Mayor Agrees With Former MTA Chief That Subways Are 'Woefully Inadequate'

By Jill Colvin on January 5, 2012 8:09pm 

MTA chairman Jay Walder (l.) and Mayor Michael Bloomberg inspected the large cavern being constructed for the new 34th street subway station together on February 3, 2010.
MTA chairman Jay Walder (l.) and Mayor Michael Bloomberg inspected the large cavern being constructed for the new 34th street subway station together on February 3, 2010.
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Chris McGrath/Getty Images

CITY HALL — Mayor Michael Bloomberg agrees with former MTA chief Jay Walder that the city’s transit system is lagging behind the rest of the world.

Speaking at a press conference in Hong Kong this week, Walder panned the MTA's infrastructure as "terrible."

"New York, when I arrived there, was in a financial crisis," Walder said, according to audio of his remarks from RTHK English news.

"The system simply did not have enough money to continue to operate. The assets were not being renewed and the infrastructure was in terrible condition," he said.

Asked by a reporter Thursday what he thought of Walder's statement that “the infrastructure at the MTA is pretty woefully inadequate," the mayor agreed.

"I don’t think anyone would question, if that’s what Jay said," Bloomberg said.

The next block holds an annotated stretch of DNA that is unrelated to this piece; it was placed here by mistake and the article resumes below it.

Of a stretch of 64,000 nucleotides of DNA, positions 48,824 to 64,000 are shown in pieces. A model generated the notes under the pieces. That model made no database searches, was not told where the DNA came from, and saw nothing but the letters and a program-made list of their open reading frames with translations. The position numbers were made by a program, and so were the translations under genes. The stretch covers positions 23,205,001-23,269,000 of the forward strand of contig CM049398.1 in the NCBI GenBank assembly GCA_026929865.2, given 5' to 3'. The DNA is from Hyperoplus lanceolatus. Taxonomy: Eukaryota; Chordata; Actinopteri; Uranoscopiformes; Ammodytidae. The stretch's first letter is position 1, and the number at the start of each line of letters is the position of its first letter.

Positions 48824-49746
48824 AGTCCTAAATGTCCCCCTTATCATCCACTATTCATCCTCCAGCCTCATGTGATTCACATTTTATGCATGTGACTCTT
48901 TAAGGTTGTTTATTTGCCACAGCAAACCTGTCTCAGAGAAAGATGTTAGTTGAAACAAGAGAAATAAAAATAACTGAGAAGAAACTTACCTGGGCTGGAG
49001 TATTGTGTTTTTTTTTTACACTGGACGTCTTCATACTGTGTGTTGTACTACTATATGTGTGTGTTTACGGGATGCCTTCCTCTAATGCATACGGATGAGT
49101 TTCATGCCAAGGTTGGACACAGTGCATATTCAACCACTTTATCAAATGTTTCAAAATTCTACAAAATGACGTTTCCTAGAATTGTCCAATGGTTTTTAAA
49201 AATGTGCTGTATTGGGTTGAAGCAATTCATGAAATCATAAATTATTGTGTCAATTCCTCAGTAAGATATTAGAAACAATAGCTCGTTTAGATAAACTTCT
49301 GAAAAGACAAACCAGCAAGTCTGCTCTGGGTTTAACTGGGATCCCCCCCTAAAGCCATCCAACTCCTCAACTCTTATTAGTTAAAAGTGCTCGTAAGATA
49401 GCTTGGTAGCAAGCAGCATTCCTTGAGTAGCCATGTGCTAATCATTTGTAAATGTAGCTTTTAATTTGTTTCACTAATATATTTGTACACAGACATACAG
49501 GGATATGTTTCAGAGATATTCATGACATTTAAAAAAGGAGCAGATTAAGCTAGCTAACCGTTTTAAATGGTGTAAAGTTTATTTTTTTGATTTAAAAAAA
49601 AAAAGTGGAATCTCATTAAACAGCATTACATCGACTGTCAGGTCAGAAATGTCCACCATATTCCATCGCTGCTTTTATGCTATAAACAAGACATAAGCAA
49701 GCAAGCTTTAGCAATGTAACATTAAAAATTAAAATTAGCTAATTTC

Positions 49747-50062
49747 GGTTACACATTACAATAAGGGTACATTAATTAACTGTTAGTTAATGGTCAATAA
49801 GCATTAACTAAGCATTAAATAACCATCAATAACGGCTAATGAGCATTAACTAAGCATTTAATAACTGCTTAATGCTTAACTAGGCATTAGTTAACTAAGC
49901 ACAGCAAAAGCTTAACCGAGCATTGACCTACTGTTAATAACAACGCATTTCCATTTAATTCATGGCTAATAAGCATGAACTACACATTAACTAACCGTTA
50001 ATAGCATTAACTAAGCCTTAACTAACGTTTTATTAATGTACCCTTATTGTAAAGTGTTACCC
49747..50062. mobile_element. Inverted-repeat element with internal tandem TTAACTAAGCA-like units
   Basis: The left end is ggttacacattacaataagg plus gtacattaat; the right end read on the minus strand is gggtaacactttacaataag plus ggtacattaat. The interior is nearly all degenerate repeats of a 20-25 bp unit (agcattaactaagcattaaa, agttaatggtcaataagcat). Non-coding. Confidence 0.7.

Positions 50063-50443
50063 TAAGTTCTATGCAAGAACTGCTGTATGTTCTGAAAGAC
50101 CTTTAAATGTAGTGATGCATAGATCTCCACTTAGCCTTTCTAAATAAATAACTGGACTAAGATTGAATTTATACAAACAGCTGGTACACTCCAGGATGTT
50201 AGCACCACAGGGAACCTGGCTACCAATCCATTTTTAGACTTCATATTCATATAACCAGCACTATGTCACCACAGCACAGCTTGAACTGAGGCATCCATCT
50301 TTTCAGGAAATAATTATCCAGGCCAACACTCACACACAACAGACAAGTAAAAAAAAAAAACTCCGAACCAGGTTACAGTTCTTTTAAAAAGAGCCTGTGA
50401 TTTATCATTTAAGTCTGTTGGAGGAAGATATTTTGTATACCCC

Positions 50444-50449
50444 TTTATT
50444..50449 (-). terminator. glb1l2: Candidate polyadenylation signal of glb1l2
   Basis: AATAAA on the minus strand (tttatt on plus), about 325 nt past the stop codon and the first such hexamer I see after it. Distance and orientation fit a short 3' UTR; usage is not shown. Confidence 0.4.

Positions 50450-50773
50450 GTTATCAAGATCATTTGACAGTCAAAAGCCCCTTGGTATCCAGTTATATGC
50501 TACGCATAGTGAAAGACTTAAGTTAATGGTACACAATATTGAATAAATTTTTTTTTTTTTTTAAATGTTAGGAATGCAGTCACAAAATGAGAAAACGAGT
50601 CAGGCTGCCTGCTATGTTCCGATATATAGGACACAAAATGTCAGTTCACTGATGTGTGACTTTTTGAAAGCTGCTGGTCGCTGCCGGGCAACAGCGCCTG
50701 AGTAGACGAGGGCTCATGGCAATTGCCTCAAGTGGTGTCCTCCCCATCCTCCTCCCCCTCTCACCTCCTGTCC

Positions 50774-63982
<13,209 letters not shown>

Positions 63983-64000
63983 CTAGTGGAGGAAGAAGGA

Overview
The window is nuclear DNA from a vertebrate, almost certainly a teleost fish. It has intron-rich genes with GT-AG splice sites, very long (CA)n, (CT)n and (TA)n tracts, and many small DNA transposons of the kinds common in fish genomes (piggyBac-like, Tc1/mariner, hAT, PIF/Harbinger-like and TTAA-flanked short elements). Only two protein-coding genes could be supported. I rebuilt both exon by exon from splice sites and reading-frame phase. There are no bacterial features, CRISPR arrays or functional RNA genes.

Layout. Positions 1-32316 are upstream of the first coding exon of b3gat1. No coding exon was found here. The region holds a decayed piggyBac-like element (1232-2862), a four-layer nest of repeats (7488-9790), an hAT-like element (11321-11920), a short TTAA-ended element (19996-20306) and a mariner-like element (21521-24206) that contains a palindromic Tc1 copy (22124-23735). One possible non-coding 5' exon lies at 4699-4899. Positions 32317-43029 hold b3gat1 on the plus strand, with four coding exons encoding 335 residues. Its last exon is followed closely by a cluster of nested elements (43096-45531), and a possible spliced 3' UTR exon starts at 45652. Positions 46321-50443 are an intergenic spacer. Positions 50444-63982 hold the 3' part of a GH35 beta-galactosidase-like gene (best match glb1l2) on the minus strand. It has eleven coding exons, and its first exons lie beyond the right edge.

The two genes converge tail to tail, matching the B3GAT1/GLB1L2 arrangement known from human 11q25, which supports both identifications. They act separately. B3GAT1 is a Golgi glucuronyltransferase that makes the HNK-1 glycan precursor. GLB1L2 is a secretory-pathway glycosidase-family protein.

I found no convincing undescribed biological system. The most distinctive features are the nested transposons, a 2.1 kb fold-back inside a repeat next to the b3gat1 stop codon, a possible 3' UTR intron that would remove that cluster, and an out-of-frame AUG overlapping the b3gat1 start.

"We have not had the monies to invest in new technology and more subway cars and better signaling and more buses and expanding the catchment area — all of those things that the MTA should be doing that we need to keep growing this city," he said.

While the mayor acknowledged that there have been steady improvements since he arrived in the city in 1966, when the trains were covered in graffiti and broke down all the time, he said the system has long failed to keep pace with other development.

"We have just too many old things," Bloomberg said.

"If you compare today's MTA system here [in New York] to modern MTA systems [across the globe]… [other country's transit systems are] an order of magnitude more modern." 

Walder resigned suddenly in 2011 from his position at the MTA to take a job with Hong Kong’s privately run MTR Corp.

He had butted heads with Governor Andrew Cuomo and worked to add modern features such as countdown clocks to the city's subways — but even these steps are a world away from Hong Kong's state-of-the-art system, Walder said.

“I think we have a very different situation here,” Walder noted of the Hong Kong transit system. “We have a first-class railway. We have a sustainable financial model that is supporting that railway.”

MTA chairman Jay Walder gave a critical assessment of the MTA to Chinese media.
MTA chairman Jay Walder gave a critical assessment of the MTA to Chinese media.
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DNAinfo/Ben Fractenberg

"I don’t think it’s the same situation as what you have in New York," he added.

Walder’s replacement, Joseph Lhota, whom Bloomberg praised as  "a very able successor," is expected to be confirmed next week.

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